The Quality of National Data: IR Professionals’ Ratings

Can you trust national data? Are the data available to institutional researchers reliable?  

AIR asked a random sample of members to rate the quality of 11 large-scale data sets often used in IR studies. Quality was defined as the degree to which data are complete, robust, and accurate. Opinions were shared by 151 AIR members (a response rate of 31%).  

Nearly all survey respondents know IPEDS data well enough to have opinions about quality—only 7% did not offer ratings (that is, they had no opinion or did not know about quality). IPEDS stands out as a star among the data sets reviewed in that it is well-known and its quality is rated as very high or high by 66% of respondents.  

Respondents also know and have opinions about U.S. News sources—only 25% could not rate U.S. News Best Colleges data, and 34% could not rate U.S. News World’s Best Universities data. However, these data received the lowest marks of all sources reviewed. Only 8% of respondents offered very high or high ratings for Best Colleges, and even fewer respondents (5%) indicated positive ratings for World’s Best Universities. 

Less is known about the quality of other sources included in the survey. More than 60% of respondents did not rate five data sets: the National Community College Benchmark Project, the Consortium for Student Retention Data Exchange (CSRDE), the Survey of Doctorate Recipients, the National Survey of Recent College Graduates, and the National Study of Instructional Costs and Productivity (Delaware Study). An additional source, the College and University Professional Association for Human Resources (CUPA-HR), was not rated by 56% of respondents.  

However, when “don’t know” and “no opinion” responses were removed, several of the lesser-known data sources were rated as very high or high by those who offered opinions. CSRDE, the Survey of Doctorate Recipients, and CUPA-HR were especially strong performers with very high or high ratings of 71%, 71%, and 68% respectively.  Maybe more institutional researchers should become familiar with these highly regarded data.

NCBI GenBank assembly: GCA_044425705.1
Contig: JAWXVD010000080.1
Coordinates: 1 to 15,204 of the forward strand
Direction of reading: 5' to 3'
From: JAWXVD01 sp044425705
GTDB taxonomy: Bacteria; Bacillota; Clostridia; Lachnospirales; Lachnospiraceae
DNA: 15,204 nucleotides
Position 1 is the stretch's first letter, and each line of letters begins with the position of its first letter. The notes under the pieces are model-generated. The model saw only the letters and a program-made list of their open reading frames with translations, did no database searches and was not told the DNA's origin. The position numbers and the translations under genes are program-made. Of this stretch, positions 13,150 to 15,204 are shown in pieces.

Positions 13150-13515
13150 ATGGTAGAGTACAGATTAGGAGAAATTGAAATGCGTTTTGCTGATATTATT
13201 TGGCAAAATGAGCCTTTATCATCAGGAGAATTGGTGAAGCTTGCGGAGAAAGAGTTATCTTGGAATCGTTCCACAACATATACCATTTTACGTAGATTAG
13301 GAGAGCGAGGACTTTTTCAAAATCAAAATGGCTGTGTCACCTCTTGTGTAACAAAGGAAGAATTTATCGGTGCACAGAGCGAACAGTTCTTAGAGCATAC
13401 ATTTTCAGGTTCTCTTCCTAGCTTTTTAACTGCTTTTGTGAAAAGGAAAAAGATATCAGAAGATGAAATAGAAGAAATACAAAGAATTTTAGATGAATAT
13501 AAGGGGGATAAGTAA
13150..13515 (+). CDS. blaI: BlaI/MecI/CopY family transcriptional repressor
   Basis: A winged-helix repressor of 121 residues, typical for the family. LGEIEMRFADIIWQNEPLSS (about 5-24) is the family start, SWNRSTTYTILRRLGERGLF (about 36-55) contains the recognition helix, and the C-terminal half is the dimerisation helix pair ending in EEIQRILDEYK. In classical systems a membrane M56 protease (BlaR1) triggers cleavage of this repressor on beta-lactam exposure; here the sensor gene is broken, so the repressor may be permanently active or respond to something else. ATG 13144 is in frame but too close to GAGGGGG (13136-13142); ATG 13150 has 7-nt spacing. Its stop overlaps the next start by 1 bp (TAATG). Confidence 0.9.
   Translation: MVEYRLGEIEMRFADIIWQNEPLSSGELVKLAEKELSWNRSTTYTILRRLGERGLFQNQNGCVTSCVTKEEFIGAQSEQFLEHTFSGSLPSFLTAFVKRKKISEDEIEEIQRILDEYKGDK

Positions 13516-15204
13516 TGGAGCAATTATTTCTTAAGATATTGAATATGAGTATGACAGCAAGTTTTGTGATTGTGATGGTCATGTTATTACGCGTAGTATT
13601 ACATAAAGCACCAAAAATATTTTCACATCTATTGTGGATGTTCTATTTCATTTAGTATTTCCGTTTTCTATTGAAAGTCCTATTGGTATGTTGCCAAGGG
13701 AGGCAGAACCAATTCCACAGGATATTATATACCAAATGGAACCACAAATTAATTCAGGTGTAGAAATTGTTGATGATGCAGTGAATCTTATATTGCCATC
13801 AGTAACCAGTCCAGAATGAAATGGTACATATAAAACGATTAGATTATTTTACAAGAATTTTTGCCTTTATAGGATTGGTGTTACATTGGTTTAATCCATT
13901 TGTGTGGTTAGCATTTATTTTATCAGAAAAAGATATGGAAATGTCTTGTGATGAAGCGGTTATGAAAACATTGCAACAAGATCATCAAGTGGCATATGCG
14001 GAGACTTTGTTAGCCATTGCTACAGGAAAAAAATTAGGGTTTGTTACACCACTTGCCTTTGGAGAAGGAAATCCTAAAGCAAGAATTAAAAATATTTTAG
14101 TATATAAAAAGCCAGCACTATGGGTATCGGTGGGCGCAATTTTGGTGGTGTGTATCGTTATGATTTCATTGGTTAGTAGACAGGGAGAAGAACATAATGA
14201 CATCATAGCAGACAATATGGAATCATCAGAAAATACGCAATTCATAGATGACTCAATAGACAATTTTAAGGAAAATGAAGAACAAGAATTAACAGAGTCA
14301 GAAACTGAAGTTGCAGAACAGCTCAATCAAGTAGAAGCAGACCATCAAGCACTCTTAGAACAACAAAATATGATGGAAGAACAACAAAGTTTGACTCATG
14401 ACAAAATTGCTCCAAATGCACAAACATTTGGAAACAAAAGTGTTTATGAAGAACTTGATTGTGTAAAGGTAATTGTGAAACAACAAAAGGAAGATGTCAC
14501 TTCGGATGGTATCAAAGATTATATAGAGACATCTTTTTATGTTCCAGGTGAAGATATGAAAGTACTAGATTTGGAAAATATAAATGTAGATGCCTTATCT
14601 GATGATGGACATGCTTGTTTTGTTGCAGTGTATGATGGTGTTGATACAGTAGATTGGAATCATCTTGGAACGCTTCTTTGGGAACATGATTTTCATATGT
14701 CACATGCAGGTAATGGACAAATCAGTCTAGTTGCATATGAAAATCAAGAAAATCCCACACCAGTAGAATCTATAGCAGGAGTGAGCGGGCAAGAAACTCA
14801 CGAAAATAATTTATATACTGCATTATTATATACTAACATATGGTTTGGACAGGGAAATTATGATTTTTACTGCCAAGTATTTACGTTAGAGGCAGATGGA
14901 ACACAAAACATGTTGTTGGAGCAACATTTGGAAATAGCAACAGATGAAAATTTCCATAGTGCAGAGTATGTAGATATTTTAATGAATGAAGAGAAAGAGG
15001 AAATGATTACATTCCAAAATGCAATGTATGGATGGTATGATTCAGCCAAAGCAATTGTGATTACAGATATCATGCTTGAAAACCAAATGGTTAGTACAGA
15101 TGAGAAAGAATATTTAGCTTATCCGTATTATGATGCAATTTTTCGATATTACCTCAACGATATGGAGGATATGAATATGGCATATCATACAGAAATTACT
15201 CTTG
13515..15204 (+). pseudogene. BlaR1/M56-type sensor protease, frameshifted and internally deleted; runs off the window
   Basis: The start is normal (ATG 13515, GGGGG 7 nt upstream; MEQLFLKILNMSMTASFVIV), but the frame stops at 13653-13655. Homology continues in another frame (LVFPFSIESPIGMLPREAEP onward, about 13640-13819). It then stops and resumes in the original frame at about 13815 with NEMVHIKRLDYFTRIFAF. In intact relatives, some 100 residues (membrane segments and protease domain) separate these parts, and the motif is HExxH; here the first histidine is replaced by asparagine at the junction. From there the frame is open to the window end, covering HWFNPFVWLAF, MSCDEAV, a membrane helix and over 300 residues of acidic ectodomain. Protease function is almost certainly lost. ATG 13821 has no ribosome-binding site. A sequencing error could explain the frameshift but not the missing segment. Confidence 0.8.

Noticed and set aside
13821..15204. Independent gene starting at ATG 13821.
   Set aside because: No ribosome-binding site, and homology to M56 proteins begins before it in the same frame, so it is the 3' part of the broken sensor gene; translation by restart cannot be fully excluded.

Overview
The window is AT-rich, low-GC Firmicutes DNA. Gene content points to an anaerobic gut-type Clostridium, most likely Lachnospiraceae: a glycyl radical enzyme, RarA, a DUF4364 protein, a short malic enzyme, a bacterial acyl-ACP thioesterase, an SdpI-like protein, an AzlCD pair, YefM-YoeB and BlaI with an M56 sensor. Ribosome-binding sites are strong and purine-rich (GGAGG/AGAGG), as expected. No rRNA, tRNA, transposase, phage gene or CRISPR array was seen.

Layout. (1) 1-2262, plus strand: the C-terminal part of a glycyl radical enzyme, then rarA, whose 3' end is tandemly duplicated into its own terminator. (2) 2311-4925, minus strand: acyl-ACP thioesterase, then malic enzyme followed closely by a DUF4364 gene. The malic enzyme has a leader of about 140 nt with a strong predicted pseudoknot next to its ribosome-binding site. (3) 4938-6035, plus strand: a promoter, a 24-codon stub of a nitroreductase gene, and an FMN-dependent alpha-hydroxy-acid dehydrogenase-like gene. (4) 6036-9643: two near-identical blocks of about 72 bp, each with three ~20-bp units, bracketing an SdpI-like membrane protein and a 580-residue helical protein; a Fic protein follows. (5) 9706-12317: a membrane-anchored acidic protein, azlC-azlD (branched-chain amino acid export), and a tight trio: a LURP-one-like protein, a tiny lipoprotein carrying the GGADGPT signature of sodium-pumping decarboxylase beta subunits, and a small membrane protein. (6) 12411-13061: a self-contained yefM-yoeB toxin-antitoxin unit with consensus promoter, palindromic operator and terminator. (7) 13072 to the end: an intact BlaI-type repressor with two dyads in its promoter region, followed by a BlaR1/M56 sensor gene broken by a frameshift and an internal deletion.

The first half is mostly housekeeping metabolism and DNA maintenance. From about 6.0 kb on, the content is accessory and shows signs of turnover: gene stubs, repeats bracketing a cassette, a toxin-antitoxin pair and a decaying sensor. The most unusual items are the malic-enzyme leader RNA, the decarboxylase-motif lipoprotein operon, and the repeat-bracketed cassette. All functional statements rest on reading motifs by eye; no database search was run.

These results show a wide variance in perceptions of quality of these 11 data sources included in the mini-survey. Respondents’ comments indicated three main concerns regarding data quality: questions about methodologies, lack of consistency of definitions, and the possibility of inaccurate results due to matching errors. Many respondents noted that they do not expect any data set to be “perfect,” and one individual suggested that “the question should be: What level of variation do we accept as good enough to do IR work?”  

Join the conversation and share your thoughts and questions about the quality of large-scale data sets below, and view the full survey results.

 

 

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Total Comments: 3
 
Marlene posted on 5/8/2013 10:22 AM
This is an important topic as it seems that so many different organizations have some means by which they are trying to assess what higher education institutions are doing. I was just sent a link yesterday to Pay Scale's ranking of institutions for ROI (http://www.payscale.com/college-education-value-2012). While they are clear about their methodology, questions remain...such as, how many responses form the basis for my institutional ranking?
Gerry posted on 5/9/2013 12:30 PM
This is interesting and potentially important, since it comes from those primarily charged with SUPPLYING those data to those surveys. Higher education researchers, often without IR backgrounds, should be aware of the concerns for data quality before they use some of these surveys for applied/basic research . . . garbage in, garbage out!
Eric posted on 5/10/2013 12:39 PM
I appreciate that we have a growing number of national data sets, but I would add that my concerns have always been about consistency of measurement. For example, decision makers like to point to retention rates, however there are various ways to measure retention. Even if there were a single, universally recognized measurement, like Gerry posted we would still need to be aware of validity/reliability issues for the data providers. You're right -- garbage in, garbage out.